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article imagePenalty phase of Marathon bomb trial to begin April 21

By Nathan Salant     Apr 12, 2015 in World
Boston - Jurors who convicted accused 2013 Boston Marathon bomber Dhzokhar Tsarnaev of multiple counts of murder last week will reconvene April 21 to decide whether he should be put to death or spend the rest of his life in federal prison.
U.S. District Court Judge George O’Toole ordered Friday that the penalty phase of the trial should begin six days after the second anniversary of the bombing, which killed three and injured more than 260, and one day after the 2015 running of the world famous footrace.
O’Toole ordered all parties to the case to return to court Tuesday for final instructions, according to NBC News.
"The defendant has requested that the penalty phase commence in approximately two weeks so as to, among other things, allow the defendant additional time to resolve outstanding logistical issues with a number of potential witnesses,” O’Toole said in the order.
“It is not uncommon for there to be a brief recess between phases in a capital case," he said.
Tsarnaev, 21, was convicted of 30 criminal charges, 17 of which carry the possibility of the death penalty, for the April 15, 2013, bombings that turned end-of-the race celebrations into scenes of nearly indescribable mayhem and terror.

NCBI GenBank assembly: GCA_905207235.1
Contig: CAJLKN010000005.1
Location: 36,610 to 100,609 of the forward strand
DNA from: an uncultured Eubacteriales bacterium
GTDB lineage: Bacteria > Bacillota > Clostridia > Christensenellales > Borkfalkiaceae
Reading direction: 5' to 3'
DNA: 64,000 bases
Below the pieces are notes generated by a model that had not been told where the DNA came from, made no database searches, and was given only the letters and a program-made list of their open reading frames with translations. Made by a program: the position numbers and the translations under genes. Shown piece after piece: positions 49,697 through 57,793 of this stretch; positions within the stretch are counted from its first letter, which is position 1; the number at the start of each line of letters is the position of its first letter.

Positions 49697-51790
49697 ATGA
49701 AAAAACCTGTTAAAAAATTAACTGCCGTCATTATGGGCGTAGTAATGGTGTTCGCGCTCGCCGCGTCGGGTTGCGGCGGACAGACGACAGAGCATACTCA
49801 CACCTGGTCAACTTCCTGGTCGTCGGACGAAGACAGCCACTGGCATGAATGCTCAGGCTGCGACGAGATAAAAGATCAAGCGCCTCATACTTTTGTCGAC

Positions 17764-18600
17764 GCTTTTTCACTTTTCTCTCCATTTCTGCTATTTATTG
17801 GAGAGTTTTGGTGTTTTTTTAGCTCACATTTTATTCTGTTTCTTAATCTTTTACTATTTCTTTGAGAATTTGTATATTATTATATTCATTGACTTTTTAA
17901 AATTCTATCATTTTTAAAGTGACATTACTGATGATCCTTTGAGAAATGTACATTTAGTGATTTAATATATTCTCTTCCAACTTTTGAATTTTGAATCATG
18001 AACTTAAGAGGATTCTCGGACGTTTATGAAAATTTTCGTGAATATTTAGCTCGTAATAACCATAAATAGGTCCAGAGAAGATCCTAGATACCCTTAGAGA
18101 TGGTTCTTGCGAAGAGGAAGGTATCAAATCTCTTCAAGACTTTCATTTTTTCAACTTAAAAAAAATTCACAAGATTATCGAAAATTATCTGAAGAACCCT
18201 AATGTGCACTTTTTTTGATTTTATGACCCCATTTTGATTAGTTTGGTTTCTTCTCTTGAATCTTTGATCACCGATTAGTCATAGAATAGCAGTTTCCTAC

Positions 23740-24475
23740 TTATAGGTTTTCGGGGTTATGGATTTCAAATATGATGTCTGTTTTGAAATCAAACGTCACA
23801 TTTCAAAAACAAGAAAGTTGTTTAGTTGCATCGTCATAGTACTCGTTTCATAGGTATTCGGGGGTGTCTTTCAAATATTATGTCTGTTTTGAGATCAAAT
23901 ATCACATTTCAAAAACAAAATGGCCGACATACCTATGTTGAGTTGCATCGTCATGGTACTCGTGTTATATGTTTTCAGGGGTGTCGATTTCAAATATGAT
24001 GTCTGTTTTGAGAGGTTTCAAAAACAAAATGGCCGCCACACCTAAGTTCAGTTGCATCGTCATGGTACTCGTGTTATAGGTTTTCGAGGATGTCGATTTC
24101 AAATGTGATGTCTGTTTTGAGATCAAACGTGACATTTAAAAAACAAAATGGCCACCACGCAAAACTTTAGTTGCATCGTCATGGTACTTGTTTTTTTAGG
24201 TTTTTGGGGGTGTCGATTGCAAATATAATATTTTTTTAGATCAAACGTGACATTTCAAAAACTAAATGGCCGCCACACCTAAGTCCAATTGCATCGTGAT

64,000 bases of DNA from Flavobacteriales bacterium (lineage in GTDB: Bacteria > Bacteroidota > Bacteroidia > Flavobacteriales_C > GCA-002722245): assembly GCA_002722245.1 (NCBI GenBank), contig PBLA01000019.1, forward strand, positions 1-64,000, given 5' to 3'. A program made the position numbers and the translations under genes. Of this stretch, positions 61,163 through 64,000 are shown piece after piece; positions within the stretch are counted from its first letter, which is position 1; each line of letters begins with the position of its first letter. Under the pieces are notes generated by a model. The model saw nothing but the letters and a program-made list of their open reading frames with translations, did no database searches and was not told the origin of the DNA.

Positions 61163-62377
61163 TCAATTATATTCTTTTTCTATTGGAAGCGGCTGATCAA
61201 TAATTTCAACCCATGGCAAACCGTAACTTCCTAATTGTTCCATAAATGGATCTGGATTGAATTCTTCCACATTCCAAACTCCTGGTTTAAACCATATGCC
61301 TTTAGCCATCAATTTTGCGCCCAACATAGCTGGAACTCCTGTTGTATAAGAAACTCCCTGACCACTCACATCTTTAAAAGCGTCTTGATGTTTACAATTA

Tsarnaev’s defense team did not dispute his guilt but instead tried to portray the young college student as less culpable because he was under the influence of his older brother, Tamerlan, who they contended was the mastermind of the attack, NBC said.
Tamerlan Tsarnaev was killed in a shootout with police as the siblings tried to flee the Boston area several days after the bombing.
But prosecutors said Dzhokhar Tsarnaev was an active participant in the bombings who was seeking revenge for U.S. attacks on predominantly Moslem countries in Asia.
The penalty phase is expected to last at least two weeks as defense attorneys call at least a dozen bombing victims to testify about the horror of the explosions and the aftermath.
Scores of surviving victims were forced to undergo emergency amputations and suffered other catastrophic injuries.
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